What exactly is a Pit Bull…? Ask ten people, and you’ll get ten different responses. However, this much we do know, there is no such recognized breed known as just “Pit Bull” in any dog registry. Pit Bull is a catch-all, umbrella term typically referring to three separate recognized breeds: the American Staffordshire Terrier, the Staffordshire Bull Terrier, and the American Pit Bull Terrier. The confusion between the three resides within the two most popular American registries, the American Kennel Club (AKC) and the United Kennel Club (UKC). Both accept Staffordshire Bull Terriers, but the AKC also accepts American Staffordshire Terriers (AST), and the UKC only the American Pit Bull Terrier (APBT). So, what is the difference between those two…?
American Pit Bull Terriers were first registered when the UKC formed back in 1898, by founder, C.Z. Bennett, who assigned registration number 1 to his own dog named, Bennett’s Ring. They describe the APBT as an absolutely wonderful dog, who originally was developed in the nineteenth century by crossing the gameness of a terrier with the strength and athleticism of a bulldog. Immigrant settlers from England and Ireland brought them with them to the States due to their farming and ranching ability, along with being a family companion, as they were known to have an immense love for children (not to be confused with the “nanny dog” theory). American Pit Bull Terriers were working dogs, not fighting dogs, who assisted as catch dogs for semi-wild cattle and hogs, to drive livestock and to help hunt. Contrary to popular belief, American Pit Bull Terriers were not meant to be big dogs, and by the UKC’s definition, are medium-sized, who should weigh no more than 60 pounds with their body in proportion with the rest of him or her.
The American Staffordshire Terrier was originally registered by the AKC in 1936. Their definition of its ancestry takes them back to early nineteenth century as well. The belief is the American Staffordshire Terrier was created when a bulldog (no longer in existence) was crossed with a game terrier, originally calling it the Bull and Terrier, Half and Half, or Pit dog, and later became known as the Stafforshire Bull Terrier, given its name due to the area it was created in the Staffordshire region in England. Later, when it reached the United States, the name was changed again to American Stafforshire Terrier to reflect the heavier body type and to distance them from the checkered history of the original bull-baiting bulldog (a completely separate dog) of a century ago. Some of the same characteristics regarding body type and size apply to the AST as the APBT, with the exception of weight. The American Staffordshire Terrier can weigh up to around 70 pounds, but, again, it is not as important as being proportionate.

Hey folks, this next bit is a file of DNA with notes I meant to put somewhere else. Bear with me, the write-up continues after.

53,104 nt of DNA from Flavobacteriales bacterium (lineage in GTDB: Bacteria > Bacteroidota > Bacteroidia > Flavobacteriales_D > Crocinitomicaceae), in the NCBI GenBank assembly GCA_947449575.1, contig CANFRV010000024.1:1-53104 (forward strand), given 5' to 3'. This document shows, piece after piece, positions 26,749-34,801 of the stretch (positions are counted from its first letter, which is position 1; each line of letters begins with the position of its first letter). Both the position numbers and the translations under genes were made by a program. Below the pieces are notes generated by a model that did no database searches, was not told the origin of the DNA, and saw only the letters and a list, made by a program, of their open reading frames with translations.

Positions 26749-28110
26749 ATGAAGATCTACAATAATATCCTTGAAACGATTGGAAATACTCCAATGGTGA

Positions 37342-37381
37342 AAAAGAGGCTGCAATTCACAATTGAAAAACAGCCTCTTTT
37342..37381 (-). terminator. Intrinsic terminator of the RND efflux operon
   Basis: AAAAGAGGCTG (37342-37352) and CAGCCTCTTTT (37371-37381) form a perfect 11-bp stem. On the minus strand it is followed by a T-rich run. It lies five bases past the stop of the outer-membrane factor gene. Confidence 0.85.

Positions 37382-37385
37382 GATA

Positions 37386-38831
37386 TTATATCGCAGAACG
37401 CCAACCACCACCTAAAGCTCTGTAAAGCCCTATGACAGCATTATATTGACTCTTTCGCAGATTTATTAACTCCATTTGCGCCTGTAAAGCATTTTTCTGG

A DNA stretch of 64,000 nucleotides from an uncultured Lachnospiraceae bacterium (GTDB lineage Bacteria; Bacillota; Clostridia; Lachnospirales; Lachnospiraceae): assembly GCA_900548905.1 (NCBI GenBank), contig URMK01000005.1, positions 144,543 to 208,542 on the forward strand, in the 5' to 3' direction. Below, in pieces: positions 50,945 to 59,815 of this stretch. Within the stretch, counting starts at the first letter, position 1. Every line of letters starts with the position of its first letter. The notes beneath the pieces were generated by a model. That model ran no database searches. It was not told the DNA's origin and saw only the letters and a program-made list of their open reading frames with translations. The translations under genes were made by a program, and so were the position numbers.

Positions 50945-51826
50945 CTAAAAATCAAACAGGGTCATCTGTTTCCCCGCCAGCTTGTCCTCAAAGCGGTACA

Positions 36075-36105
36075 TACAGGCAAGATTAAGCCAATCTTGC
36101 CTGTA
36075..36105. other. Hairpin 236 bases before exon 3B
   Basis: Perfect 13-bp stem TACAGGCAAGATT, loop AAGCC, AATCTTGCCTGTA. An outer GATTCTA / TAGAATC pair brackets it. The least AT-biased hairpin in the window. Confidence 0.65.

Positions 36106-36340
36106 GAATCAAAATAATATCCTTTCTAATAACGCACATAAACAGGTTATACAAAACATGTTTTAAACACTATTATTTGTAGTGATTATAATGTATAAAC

So when we look at the two definitions of the breeds by the registries that accept them, the American Pit Bull Terrier and the American Staffordshire Terrier are closely related, sometimes almost identical in appearance and definiton. Either way, most people believe their main reason for existence is to take part in the inhumane blood “sport” of dogfighting. The fact is they are the most common type of dog used in this sickening match between dog and dog, but it is not the sole reason they were created. As one individual who rescue’s Greyhounds once told me… “Greyhounds were not originally created to be race dogs. ‘Farmer Bob’ and ‘Farmer Bill’ got together one day and said “I bet you my dog can beat yours in a race.” …and so years later a popular belief is born that all Greyhounds are bred to be good race track dogs, even though that is not correct. This is the case for “Pit Bull” dogs as well.
Can Pit Bulls have some levels of animal aggression? The answer is, yes, they can (not do) have some level of intolerance towards other dogs and animals, not because they are Pit Bulls, but because they fall in the Terrier group, and even that is on a per dog basis. Additionally, any rescue shelter or animal behaviorist will say that aggression is not breed specific, since aggression is a learned behavior, and not always a gene passed down from generation to generation. Most dogs are dog selective, meaning they are good with some dogs but not all. To assume all Pit Bulls are dog aggressive, or Labrador Retrievers love all dogs…couldn’t be further from the truth. Once we understand all dogs, like humans, are individuals and more of a product of our environment, the better our society will be.
“The greatness of a nation and its moral progress can be judged by the way its animal are treated”